The Bremen Enquirer from Bremen, Indiana on June 12, 1924 · Page 6
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The Bremen Enquirer from Bremen, Indiana · Page 6

Bremen, Indiana
Issue Date:
Thursday, June 12, 1924
Page 6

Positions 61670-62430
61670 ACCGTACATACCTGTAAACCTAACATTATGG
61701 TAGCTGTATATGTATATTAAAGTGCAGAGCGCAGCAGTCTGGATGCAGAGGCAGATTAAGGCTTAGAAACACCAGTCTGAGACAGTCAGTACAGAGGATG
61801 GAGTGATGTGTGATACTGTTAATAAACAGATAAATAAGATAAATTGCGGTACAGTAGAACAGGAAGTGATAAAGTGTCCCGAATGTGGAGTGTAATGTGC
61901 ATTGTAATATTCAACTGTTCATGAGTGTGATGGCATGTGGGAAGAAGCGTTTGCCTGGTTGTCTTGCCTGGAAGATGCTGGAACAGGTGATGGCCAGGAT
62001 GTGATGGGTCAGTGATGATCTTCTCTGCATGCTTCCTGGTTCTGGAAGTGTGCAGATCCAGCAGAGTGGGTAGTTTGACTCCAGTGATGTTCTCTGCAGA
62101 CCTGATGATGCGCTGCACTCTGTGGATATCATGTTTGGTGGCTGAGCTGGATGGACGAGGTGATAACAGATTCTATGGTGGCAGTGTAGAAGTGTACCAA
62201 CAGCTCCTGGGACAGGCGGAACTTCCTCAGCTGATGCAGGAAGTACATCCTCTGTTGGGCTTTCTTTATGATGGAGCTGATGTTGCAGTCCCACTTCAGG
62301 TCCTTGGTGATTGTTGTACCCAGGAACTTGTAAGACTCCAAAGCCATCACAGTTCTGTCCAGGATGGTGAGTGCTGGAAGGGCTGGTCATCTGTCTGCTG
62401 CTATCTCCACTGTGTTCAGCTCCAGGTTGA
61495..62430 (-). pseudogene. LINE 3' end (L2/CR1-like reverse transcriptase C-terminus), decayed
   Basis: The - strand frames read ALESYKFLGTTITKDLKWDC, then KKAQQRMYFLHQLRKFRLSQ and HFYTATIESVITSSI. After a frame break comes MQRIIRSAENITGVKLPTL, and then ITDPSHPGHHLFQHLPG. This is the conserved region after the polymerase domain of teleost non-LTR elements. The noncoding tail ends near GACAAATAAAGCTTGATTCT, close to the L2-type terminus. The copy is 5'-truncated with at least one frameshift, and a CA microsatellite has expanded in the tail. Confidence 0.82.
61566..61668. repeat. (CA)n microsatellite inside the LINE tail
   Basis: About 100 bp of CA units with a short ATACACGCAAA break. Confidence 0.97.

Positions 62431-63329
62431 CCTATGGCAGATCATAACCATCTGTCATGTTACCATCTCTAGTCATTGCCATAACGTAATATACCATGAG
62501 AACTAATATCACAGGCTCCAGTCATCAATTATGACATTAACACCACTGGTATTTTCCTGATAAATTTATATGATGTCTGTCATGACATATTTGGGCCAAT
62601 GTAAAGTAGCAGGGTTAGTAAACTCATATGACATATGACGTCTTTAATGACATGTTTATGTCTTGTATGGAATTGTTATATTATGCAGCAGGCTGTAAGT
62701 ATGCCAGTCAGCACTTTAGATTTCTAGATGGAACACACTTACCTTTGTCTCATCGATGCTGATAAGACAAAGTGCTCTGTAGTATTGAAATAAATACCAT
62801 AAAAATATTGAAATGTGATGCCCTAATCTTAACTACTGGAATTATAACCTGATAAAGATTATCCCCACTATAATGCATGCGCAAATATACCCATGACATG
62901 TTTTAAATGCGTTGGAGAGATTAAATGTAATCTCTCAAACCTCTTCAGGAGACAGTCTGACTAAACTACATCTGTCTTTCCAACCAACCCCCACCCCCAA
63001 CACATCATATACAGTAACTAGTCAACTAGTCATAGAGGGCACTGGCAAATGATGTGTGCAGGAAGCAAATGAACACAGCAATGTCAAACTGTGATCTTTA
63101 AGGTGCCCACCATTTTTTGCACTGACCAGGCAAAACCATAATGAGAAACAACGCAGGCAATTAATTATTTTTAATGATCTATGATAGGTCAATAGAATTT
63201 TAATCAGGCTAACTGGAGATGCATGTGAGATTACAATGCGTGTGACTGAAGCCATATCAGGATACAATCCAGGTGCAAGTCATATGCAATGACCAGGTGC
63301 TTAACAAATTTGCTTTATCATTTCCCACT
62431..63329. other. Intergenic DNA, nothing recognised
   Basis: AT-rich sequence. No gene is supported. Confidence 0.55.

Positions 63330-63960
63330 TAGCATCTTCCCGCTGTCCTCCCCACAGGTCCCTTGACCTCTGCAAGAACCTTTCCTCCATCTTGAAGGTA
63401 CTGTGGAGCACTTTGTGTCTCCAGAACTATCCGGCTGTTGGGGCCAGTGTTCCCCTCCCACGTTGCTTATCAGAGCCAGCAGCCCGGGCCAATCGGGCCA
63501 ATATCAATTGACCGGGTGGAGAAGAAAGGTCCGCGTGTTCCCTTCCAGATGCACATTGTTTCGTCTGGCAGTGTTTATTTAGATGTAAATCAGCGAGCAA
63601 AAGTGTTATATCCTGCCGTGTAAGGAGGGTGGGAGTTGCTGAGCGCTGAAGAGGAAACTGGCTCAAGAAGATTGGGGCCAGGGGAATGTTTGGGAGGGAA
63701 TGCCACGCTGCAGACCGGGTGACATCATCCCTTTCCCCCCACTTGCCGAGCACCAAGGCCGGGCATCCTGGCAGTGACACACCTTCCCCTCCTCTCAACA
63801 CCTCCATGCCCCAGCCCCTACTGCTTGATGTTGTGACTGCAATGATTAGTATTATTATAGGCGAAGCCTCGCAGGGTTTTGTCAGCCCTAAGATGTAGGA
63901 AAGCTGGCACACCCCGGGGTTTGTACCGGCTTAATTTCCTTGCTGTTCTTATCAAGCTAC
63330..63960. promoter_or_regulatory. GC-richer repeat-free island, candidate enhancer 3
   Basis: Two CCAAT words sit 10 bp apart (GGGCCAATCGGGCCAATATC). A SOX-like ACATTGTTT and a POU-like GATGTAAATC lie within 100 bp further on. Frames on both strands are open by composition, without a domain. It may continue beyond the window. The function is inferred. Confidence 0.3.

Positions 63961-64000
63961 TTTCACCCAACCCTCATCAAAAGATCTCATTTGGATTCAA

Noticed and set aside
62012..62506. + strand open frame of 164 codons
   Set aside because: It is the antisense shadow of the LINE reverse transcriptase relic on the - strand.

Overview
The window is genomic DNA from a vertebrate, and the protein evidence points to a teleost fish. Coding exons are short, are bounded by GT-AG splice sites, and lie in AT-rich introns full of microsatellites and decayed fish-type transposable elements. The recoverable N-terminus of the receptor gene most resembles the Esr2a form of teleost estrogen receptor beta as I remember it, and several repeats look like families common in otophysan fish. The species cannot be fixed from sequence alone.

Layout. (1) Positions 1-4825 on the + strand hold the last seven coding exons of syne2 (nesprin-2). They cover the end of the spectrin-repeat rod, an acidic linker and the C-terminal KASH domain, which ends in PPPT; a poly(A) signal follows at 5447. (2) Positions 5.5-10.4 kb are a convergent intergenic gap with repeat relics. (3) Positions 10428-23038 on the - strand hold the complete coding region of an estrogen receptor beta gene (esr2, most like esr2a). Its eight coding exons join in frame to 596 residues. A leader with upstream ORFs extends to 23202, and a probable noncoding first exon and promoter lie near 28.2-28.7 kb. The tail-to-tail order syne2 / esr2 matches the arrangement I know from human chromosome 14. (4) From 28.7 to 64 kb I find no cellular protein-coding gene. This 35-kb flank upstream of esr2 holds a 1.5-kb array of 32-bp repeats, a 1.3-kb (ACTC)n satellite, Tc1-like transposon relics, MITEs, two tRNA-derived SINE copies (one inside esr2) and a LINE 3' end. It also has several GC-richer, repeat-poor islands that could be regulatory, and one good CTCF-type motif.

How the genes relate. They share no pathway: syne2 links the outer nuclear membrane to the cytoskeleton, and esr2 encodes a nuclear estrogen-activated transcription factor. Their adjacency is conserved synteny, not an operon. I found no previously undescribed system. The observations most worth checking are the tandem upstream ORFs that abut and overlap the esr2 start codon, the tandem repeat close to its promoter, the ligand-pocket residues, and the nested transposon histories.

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6 THE BREMEN ENQUIRER, THURSDAY, JUNE 12, 1924. R. II. DRAPER. M. D. Physician and Surgeon Office in Listenberger Building' West Plymouth St. Phones: Office, 35; Res, 80, Bremen, NEIGHBORHOOD NEWS NOTES I F R O M Nappanee Advance-News, Bourbon News-Mirror, Culver Citizen, Milford Mail, Argos Reflector. catur, Huntington, North Manchester, Rochester, Argos, Culver and North Judson is assured proving communities support the promises made by their representatives to the national association at Marion, Ohio, to the effect that these towns will co-operate to make the highway a permanent success. There has been something of a hitch in the negotiations for the location of the ladder factory here, which seemed certain last week at this time. It is thought, however, that the matter of uncertainty has been eliminated. In fact Mr. Marshall called our Mr. Eley, Tuesday evening and thus assured him. Mary Ann, daughter of Joseph and Matilda Whaley, was born in Marshall Co., Indiana, July 9, 1842, and departed this life to her reward Tuesday, May 20, 1924, at her home in Walnut, age 81 years, 10 months and 11 days. DR. R. C.DENISON PHYSICIAN AND SURGEON Office in Shonkwiler Bldg. Phones: Office, 81; Residence 21 Bremen, Indiana. JONAS A. MILLER AUCTIONEER NAPPANEE, INDIANA Phone R 15i Call At My Expense G. M. BUCK, Ph. G., M. D. Office in Nusbaum Block North Center St. the local hurler but seemed to only spur him on to extra efforts when it seemed nothing short of super pitching could stave off defeat. The Greens had arranged what turned out to be one of the finest programs staged in this section for some time and the only thing to mar a perfectly grand afternoon for the staunch Bremen fans was the defeat which the Greys dished out in the last stanza. As scheduled our garment factory got into action Monday morning and is rapidly assuming the aspects of a modest manufacturing plant of efficiency and enterprise. The room is large, well ventilated, well lighted and the whole arrangement strikes one as having been conceived not only with an eye to efficiency but with due consideration for the comfort and health of the personnel of the factory. Eleven women and girls are already started in the work and more will be added from time to time as the earlier ones attain a degree of proficiency. Mr. Boyer is highly pleased to find that several of those now helping have had experience that is of great assistance in training the unskilled hands. This will make it possible for him to take on additional help faster than he had expected- , Everybody reads Enquirer want ads. J Phones: Office 38; Res. 25. Bremen r Giant and Warren Powell. John says he is willing to play, but refuses to leave his own dung-hill for the game. John has defeated everything far and near on his own court. Mrs. David Dausinan, aged 70 years, of six miles west and south of Milford, underwent an X-Ray examination at Nappanee, Monday for a broken bone just above the ankle. She was in the barn on the fann, and fell having stepped on an ear of corn. She was found by Cleo Cline of Milford, a produce dealer. The marriage of Miss Harriette DeFries, the oldest daughter of iMr. and Mrs. John J. DeFries of Milford and LeRoy Plaugher of Chicago took place at the home of the bride's parents, Saturday at 4 p. m. The Rev. L. J. Yoder of North 'Manchester performed the ceremony in the presence of 70 guests. Mr .and Mrs. Robert Smith of Granger have been visiting with her parents, Mr. and Mrs. James Oru for several days. Mr. Smith is xe-covering from erysipelas with which he has been ill for the past three weeks. He has rented his fann and may move back to Milford in the near future. F. J. Kern, has established a bread route out of Milford covering the entire territory west of town and extending within two miles of Nappanee. Mr. Kern has bought a new truck for this purpose. The Memorial address given at the high , school auditorium, Friday morning by Col. Bullock of South Bend, was one of the most appropriate addresses ever given at a service of this kind in Milford. Samuel M. Estep a Milford photographer, aged 60 years, died at his home here, Monday afternoon at 5 oclock of cerebral hemorrhage, following an illness of nearly three months. Guy F. Farrington and family of Nappanee and Harry Good and family of near Syracuse spent Friday evening with Mr. and Mrs. Charles E. Harlin. Dra,wings of the nevv proposed township school gymnasium, have been presented by the architect and accepted by the township trustee and advisory board. Miss Hattie Corey left Argos Sun-J ness transacted was the trend of affairs at the called meeting Monday night of those interested in giving or not giving a fall festival this year. There were twelve men of the conn-munty in attendance to carry on the "rag chewing." The commitee which was appointed at the last meeting to investigate the feasibility of putting on a festival without concessions commonly known as gambling devices, failed to show a way that such a plan could be worked out. In fact, it was convincingly brought out that contributions which would be necessary to defray the expenses of entertainment to take the place of said concessions, could not be raised. Every effort is being made by the executive board of the Indiana department of the Harding Highway Association to bring the drive for funds to a close. As soon as this work is completed, the work of marking highway can be begun and that will be thev initial and most important step in the entire undertaking. J. P. Walter has been elected president of the Indiana organization, and he is devoting the major part of his time to bring the plans to a climax. Ten dollars and fifty-five cents more was added to the city treasury Saturday morning when Charles Holmes plead guilty in Judge Voreis' court for speeding. All unnecessary ceremony was eliminated he was caught, summoned to court, paid his fine and ' was released. Marshal Murphy made the capture. Memorial Day was fittingly observed last Friday in Culver. The great majority of the houses in town as well as the business houses were decorated with at least one flag. The cehnetery was also well taken care of and made a beautiful sight with the flowers and flags carefully placed about by loving and respectful hands. Mr. and Mrs. Clark Bogardus have stored their household effects and are on their way via the motor route to Miami Florida which is their main objective. The two have purchased a complete camping outfit and will enjoy life 'in the open for a month and possibly for the entire summer. Pljans are all under way for the regular monthly meeting of the Chamber of Commerce for next Thursday night, June 12th. The Pythian Sisters will serve the banquet and from the looks of the (menu, it will be above par. Ruth Martin has filed a petition with the Circuit Court asking that her divorce from her husband, Am-broif Martin, be annulled. f, o. b, Toledo World's Lowest Price for a Touring Car With Sliding Gear Transmission day with several of the countries of Europe as her eastern objective. She planned to stop a few days with relatives in Penn Yan, N. Y.,- also to visit JVIrs. Eunice Holmes Stephenson and family in New York City. About the middle of June she will join a group of her Columbia College Class mates and friends in a transatlantic voyage. The young ladies plan to spend some time visiting points of interest and attraction in France, Germany and Italy. Unless present plans are modified, Miss Corey will not return home with the party next fall but will remain for a year's university work probably at Oxford, England. A very pretty wedding occurred at the home of Mrs. Nora Wickizer Sunday afternoon at 1.30 when her daughter, Francis, was married to Carl Al-f ord Douglas. The double ring ceremony was performed by Rev. A. E. Bagby in the presence of a few relatives. Those from out of town were Mrs. A. E. Douglas, parents of the Mr. and Mrs. A. E. Douglas, parents of the groom, Mr. and Mrs. I. E. Douglas of Indianapolis, and iMr. and Mrs. D. J. Wickizer and daughter Helen Jean of Monticello. That the Harding Highway through Indiana will be routed by way of De M Joseph Musser, in Nappanee for medical treatment. Reverently and impressively Nappanee citizens turned their thoughts Friday to the observance of JVlemorial day and the honoring of America's war veterans, living and dead. Appropriate services were held at the Auditorium at 10 oclock in the .morning, under the auspices of the Nappanee post of the American legion. Major Geo. B. Norton presided as the officer of the day. Appropriate selections were rendered by the male quartet W. W. Wilson, R. S. Ruck-man, Harold Johnson and Ray Walters. The address of the day was given by Rev. True S. Haddock, pastor of the Methodist church. Robert Steinbach, who is stationed at Hampton Roads, W. Va., is visiting with his parents, Mr. and Mrs. J. W. Steinbach, while enjoying a furlough before his departure June 15, from the Brooklyn navy yard on the battleship U. S. S. West- Virginia on his "shake down cruise" for a trip around the world, which will require from eighteen months to two years to complete. Robert has just graduated as honor man from the radio school at Hampton Roads. The navy- athletic team which will compete in the Olympic contests in France will sail on this vessel. Rev. W. D. Fisher of Baltic, ' Ohio, hos been secured as temporary pastor of the Church of the Brethren for the slimmer (months. Mr. Fisher, who is a member of the high school faculty of Baltic filled this position very acceptably during the vacation months of last summer. Mr. and Mrs. Fisher have taken up their residence here and Mr. Fisher commenced his new duties on Sunday. Their daughter Miss Ruth, who is a student at North Manchester college, was their guest over Sunday. Nappanee won a fast ball game from the Warsaw specials by a score of 5 to 6 before a crowd of almost 1,-000 people at the East Side park on Friday afternoon. Nappanee was blocked in the first inning and when Warsaw put four runs across the rubber in the second inning the game looked almost lost to Nappanee. Captain daffy's 'men pulled together in the fourth, fifth and sixth innings scoring six times, one more than enough to win. Committees from Akron, Mentone, Etna Green, Elkhart and Nappanee met at the Coppes hotel Monday afternoon about 4 oclock in the interest of the proposed state road from Peru to Elkhart through Nappanee. The preliminary plans are progressing nicely and a (meeting with the State Highway commission will soon be held at Indianapolis. Twenty-three attended the dinner which followed the meeting. The Benevolent association of the employes of Coppes Bros. & Zook held a social and business meeting in the community room, of the Methodist church on Tuesday evening. This was the first social meeting since the organization of the association a few weeks ago and about 140 men, women and children enjoyed the pleasant occasion. Family reunions have been booked for every day of this and next week at the Nappanee Community park and this place is proving a most popular meeting place for gatherings of this kind. ONLY TWO touring cars now are priced under $500. The complete powerful Overland withall-steel body and baked enamel finish speedometer, fourdoorsand24big-caradvantagesnow is ony $115 more than the cheapest car built with starter and demountable rims. Overland also builds the world's lowest priced enclosed car with doors front and rear At only $160 more than the Touring Car. Prices . o. b. Toledo, i Easy terms that will surprise you BOURBON BRIEFS Tuesday afternoon about 3 oclock the auto of Ed. Felter, coming north from Etna Green, reached the comer of the State road No. 2, at the intersection of the Etna Green road at Bloody Corners east of this place, at the same time a Blue Bird Overland, driven by John Miley, of Gary, and vhich was occupied by his father and mother. It. R. Miley and wife, their niece Thelma Dennison and her two children Alma and Claud. As the Mileys neared the corner, poinj? west they slowed down to pass the comer. A wagon had just passed the coiner. Mr. Felter and the Blue Bird were destined to reach the comer at the same time, so Mr. Miley believed, so he stepped on the pas to give his car a fresh start, believing and hoping he could avoid the inevitable collison. His judgment was faulty only about a foot and Mr. Felter's car struck the Overland on the left rear wheel, turned it over once and the west bound car alighted in the fence about the lawn of Andrew and Mrs. Hof fer, who live at the corner. Mr. Felter's car was whirled completely around and headed the other way and narrowly escaped turning over. He was thrown clear of the wheel and the car stopped. Mr. Felter hastened to the car to help the occupants and Mr. Hoffer, arrived while other men from the Harmon Garage, on the comer opposite, also came. Mr. Felter was first to reach them and his first thought was of the children, who, fortunately were unhurt. He and others then turned their attention to the others. The elder Mr. Miley was bruised about the face his wife received a severe shock that caused her to appear unconscious for a little while, and the son, who was the driver sustained a slight fracture of the right shoulder. Mrs. Dennison, who is a niece of the elder Mileys escaped with a shock. She and the children were picked up by others enroute to Gary, and taken on their way, leaving the elder Mr. Miley, wife and son to take train No. 9 from Bourbon, that evening, to their home. Announcements have been received in this place telling of the marriage of Miss Willo Edna Roose, daughter of Andrew and Mrs. Roose, of South Bend, and Mr. Tennis M. Kerschner, of the same place, which took place Sunday, June 1st, at 12.01 a. m. They will be at home at 748 South Michgan st., South Bend at once. Fred Hite, formerly from over north and east of this place, has moved to the dairy farm of Dale Warren, and will run the place this year. The Wlarrens expect to go to California for a prolonged stay. Fred and family will make them splendid tenants. "The Warren farm is not far from Flymouth. Miss Edna Marvel has finished her school work at North Judson, and is at home for a few days, after which she will go to Indiana University for summer school. She will be accompanied by her sister, Miss Mary Jane Marvel, who also will take schooling in that famous institution this A. E. Penrose, wife and son, of South Bend, were here for Decoration Uv and for a visit with their parents, Joseph and Mrs. Hibbets. Gilbert llibbct?, a son of Joseph and wife, also was here, accompanied by his wife. They live in Mishawaka. Everett Bochtel, son of Walter and Mrs. Bochtel, and Miss Hilda Hickey, of Princess Ann, Maryland, but who is living in Ft. Wayne, were married at the parsonage home of Rev. and Mrs. Pence, north Main street. Dettbrenner & Rottmiller BREMEN, INDIANA DR. S. B. SHONKWILER PAINLESS EXTRACTION with Block Anesthesia or Nitrous Oxid-Oxygen. Dental X-Ray and Oral Surgry Phone 86 Shonkwiler Bldg. W. Plymouth kL ARGOS ITEMS What proved to be the sweetest victory in years happened in the ninth round of the Decoration Day matinee at Bremen when with the score four and two against them, the local aggregation rallied with four markers and sent the home fans of Bremen away with a sure enough dark taste in their mouths. Chas Whiting the local hurling Ace wJio until the present season was connected with the Bremen club for several years got what was real revenge by going the route for the Greys and at no time would of been in trouble had not the umpire at times forgot he was officiating. Times too many to mention the decisions were of the kind which meant trouble to CULVER CLIPPINGS Cofmmencement festivities are looming on the immediate horizon with the functions starting with the first presentation of the play, "Three Wise Fools," on Friday evening. This will be repeated on Saturday evening. As a preliminary, the cadets are taking their final examinations today, tomorrow and Friday. Saturday afternoon will be the athletic day in which the baseball team will meet Loyola Academy and the shell crew will pull against the University of Wisconsin Junior Varsity. On Sunday morning the big annual review in which the entire faculty and visiting parents join will be held at nine-thirty. The sermon to the graduates will again be preached by Dr. J. G. McCIure, President of McCormick Theological Seminary, . who has had charge of this service for more than twenty years. Sunday evening will see another garrison parade and the band will discourse music on the mess hall plaza at eight oclock. Monday morning will be devoted to Military exhibitions and athletic contests including boxing and swimming. As Monday is to be alumni day, the Culver Legion will figure prominently in all the ceremonies as well as holding their own sessions. At the evening garrison review they will decorate the gold star flag in a ceremony of their own. At this formation the commissions and certificates to the graduates in the R. O. T. C. courses will be presented by Major General John L. 1 lines, Deputy Chief of Staff of the United State Army. There will be an ituormal hop that evening. There will be further military exercises on Tuesday morning including the .mounted exercises by the Troop. Another crab session in which much talking was done and no busi Good Land is the Cheapest Thing You Can Buy Today, and the Safest Investment MHY NOT BUY A FARM WORTH WHILE ? PENCIL C0tTNY PHILADELPHIA U.S. A. r I have a good 160 acre farm, 3 miles from Bremen, on main traveled gravel road, near school house. It could be made into a fine dairy farm. All crops grow big on the place. About 25 acres of mint ground, balance good for diversified farming. A pleasant home place with nine room house, large bank barn, silo, windmill and outbuildings. Good fences, well drained and all in good repair. Terms will be made to the right man. Here is a real chance for some young farmer to get a start Now is the time to buy, while the price is low. See or write BREMEN MEAT MARKET Wm. E. Walter, Proprietor MILFORD NOTES The funeral service for Mrs. Ezra Shock, of near Syracuse, who died Thursday morning at the Elkhart hospital, as one of the nurses was bathing her, was held Sunday afternoon a t North Webster. Mrs. Shock had undergone an operation for appendicitis and was getting along nicely, and had expected to return to her home on Saturday. The deceased was a daughter of Mr. and iMrs. Marion Miller and a sister of Mrs. Guy Fisher and Earl Miller of near Milford. Rev. and Mrs. J. W. Brower and family attended a "paintng bee" at Shipshewana Lake on Tuesday, at which time a number of male members of the Brethren church assembled to do painting on the "Brethren's Retreat," a large tabernacle erected at that lake where religious meetings of various kinds will be held. A large dormitory for girls has been erected there, large enough to accomodate about 40 girls at one time. The day was pleasantly spent by all who attended. , John Ruple, who claims to be the horseshoe champion of Leesburg, has leen challenged for a game by the West End Club headed by Ott NAPPANEE NEWS Herman R. Holderman met with a serious accident on Wednesday evening of last week , about two miles southwest of the Millwood telephone exchange when he was run over by an automobile. An x-ray of his injuries showed two of his ribs broken from the spine and his back severely injured. With Mrs. Holderman and their two children he had driven to the place of accident to where his brother-in-law, George Banner had autoed to moet Mr. Holderman and family to accompany them to a shower for Mr. and Mrs. Carl Danner, r.ewly weds, which was held at the hwne of Henry Wadkins. Mr. Holderman was in the yard looking for a place to hitch his horse and was just leaving to get his horse when Lowell Walker a neighbor came from the north and not believing he could pass lictween two vehicles on either side of the road, turned into the yard and did not see Mr. HoMennan in time to stop. Mr. Holderman has been moved to the home of his father-in-law, A Sanitary, Up-To-Date Shop where you can get the very best quality of FRESn and CURED MEATS at all times. Wholesome roasts, juicy steaks, tender young poultry, cold meats for the hot dayseverything in our line is here for you. John F. Grise, Bremen GOOD MEAT Honest Weight FAIR PRICES